10 Immutable Laws of Security. Actually, it is hard to call it
an article— it's more like a cheap propaganda aiming at convincing unhappy customers that it's
not our (Microsoft's) faultthat Microsoft Windows operating systems hold leading positions in systems that have been compromised.
Take a look at this:
Law #1: If a bad guy can persuade you to run his program on your computer, it's not your computer anymore
It's an unfortunate fact of computer science: when a computer program runs, it will do what it's programmed to do, even if it's programmed to be harmful. When you choose to run a program, you are making a decision to turn over control of your computer to it. Once a program is running, it can do anything, up to the limits of what you yourself can do on the computer. It could monitor your keystrokes and send them to a website. It could open every document on the computer, and change the word "will" to "won't" in all of them. It could send rude emails to all your friends. It could install a virus. It could create a "back door" that lets someone remotely control your computer. It could dial up an ISP in Katmandu. Or it could just reformat your hard drive.
BULL.SHIT. A program is just a set of instructions to execute. Make a program for a Turing machine that will format my hard drive. It will only do this if the Turing machine emulator allows it to perform such a trick. Or there is an error in the emulator that will allow the program to modify the actual code of the emulator itself (to perform hard drive formatting).
In both cases it will be the fault of those who wrote the emulator, not the
result from the way computers workhow Microsoft positions it.
You will say
Operating systems don't interpret programs like Turing machine emulator does, they let it run directly on hardware. That's the reason hardware manufacturers have given you Rings of protection and Super-powers and still you just can't use them right. Say
yes, we are lousy programmersinstead of
the way computers work— at least it will be honest.
Law #4: If you allow a bad guy to upload programs to your website, it's not your website any more
This is basically Law #1 in reverse. In that scenario, the bad guy tricks his victim into downloading a harmful program onto his computer and running it. In this one, the bad guy uploads a harmful program to a computer and runs it himself. Although this scenario is a danger anytime you allow strangers to connect to your computer, websites are involved in the overwhelming majority of these cases. Many people who operate websites are too hospitable for their own good, and allow visitors to upload programs to the site and run them.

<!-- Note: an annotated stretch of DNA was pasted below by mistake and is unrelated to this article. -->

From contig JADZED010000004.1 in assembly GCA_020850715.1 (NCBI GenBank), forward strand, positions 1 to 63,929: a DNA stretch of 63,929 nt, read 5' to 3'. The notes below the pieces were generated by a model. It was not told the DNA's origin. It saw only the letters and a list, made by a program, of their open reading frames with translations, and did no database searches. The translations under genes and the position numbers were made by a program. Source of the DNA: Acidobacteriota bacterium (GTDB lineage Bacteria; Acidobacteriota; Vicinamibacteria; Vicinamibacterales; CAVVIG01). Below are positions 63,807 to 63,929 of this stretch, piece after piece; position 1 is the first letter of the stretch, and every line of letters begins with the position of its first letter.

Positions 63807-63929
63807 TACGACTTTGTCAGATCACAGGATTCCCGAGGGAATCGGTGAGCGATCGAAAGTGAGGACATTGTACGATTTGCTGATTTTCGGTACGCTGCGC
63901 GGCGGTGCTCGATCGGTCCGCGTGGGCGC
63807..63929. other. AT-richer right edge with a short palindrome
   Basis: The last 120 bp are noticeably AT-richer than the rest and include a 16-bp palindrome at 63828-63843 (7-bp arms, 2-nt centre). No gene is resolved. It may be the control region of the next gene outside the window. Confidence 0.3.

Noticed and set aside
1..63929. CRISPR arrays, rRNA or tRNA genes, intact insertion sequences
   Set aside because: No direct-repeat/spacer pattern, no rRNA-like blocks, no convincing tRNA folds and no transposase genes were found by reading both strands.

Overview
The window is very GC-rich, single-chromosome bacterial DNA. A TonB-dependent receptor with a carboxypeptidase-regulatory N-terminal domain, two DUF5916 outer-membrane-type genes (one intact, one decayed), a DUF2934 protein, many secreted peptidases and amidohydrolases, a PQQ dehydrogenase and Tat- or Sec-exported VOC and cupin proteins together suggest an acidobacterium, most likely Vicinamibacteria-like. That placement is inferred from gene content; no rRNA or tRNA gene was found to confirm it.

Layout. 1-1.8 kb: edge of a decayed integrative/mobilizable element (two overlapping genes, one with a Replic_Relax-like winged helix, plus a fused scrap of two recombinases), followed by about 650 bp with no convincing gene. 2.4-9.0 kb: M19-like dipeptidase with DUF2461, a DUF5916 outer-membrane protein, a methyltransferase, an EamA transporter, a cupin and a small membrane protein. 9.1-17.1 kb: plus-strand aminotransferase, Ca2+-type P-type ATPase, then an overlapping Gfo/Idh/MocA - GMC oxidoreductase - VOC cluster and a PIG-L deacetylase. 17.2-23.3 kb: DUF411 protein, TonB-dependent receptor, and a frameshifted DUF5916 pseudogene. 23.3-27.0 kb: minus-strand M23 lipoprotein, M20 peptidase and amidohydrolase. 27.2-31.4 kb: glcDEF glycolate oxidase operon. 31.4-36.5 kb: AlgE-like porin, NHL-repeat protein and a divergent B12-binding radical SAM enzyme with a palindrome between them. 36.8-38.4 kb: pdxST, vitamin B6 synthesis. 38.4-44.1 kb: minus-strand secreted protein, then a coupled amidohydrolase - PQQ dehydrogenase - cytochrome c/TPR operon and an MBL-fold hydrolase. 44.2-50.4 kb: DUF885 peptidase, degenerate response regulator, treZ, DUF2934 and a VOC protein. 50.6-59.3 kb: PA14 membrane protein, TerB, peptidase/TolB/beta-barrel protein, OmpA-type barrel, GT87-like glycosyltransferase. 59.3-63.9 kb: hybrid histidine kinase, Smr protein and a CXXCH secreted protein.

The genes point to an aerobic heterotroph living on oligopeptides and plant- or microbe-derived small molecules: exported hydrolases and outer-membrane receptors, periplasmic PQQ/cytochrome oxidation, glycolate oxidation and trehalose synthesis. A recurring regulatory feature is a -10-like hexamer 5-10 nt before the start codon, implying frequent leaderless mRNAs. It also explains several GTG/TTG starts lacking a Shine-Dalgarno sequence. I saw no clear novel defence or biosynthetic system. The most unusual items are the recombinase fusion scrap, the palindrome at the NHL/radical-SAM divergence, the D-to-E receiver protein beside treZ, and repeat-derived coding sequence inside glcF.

Are you on drugs? Show me at least one of this many websites that those many people operate. I'm really eager to run some of my programs there — but the problem is "website that allows me to run executable files" Google query returns 0 results.
Law #5: Weak passwords trump strong security
Strong security systems don't use passwords, dumbasses. Or are you claiming that your lousy login manager is a "strong security"?
Law #6: A computer is only as secure as the administrator is trustworthy
... For instance, store audit data on write-only media
What the fuck is write-only media? Who needs the media you can only write to? You should be able to READ from that media as well, otherwise the data that you have written to that "write-only media" is as good as erased from the very beginning.
Law #9: Absolute anonymity isn't practical, in real life or on the Web
Does this mean that privacy on the Web is a lost cause? Not at all. What it means is that the best way to protect your privacy on the Internet is the same as the way you protect your privacy in normal life—through your behavior. Read the privacy statements on the websites you visit, and only do business with ones whose practices you agree with.
This is the advice of the century.
Free tip how to make money: Enter your credit card details on every suspicious website you see and once one of these websites disappears the next day (together with your bank account balance) sue Microsoft for twice the amount for telling you to do business with sites that have privacy statements you agree with.
Great article, Microsoft. Keep it up, so I will finally decide against installing a virtual Windows XP machine just to run some games I feel nostalgic about.
- (Yeah I know that it is because there are simply more Windows systems around, thus raising total amount of compromised Windows systems. Targeted — Macs still fall first.
- I'm fooling around about it. My comment to this rule doesn't refer to Microsoft security issues; it refers to the dumbass that wrote the article. I will be kind today and give you a right term:
non-rewritable. Write-only is a term to describe a failed memory device, and so is your tech writing career.
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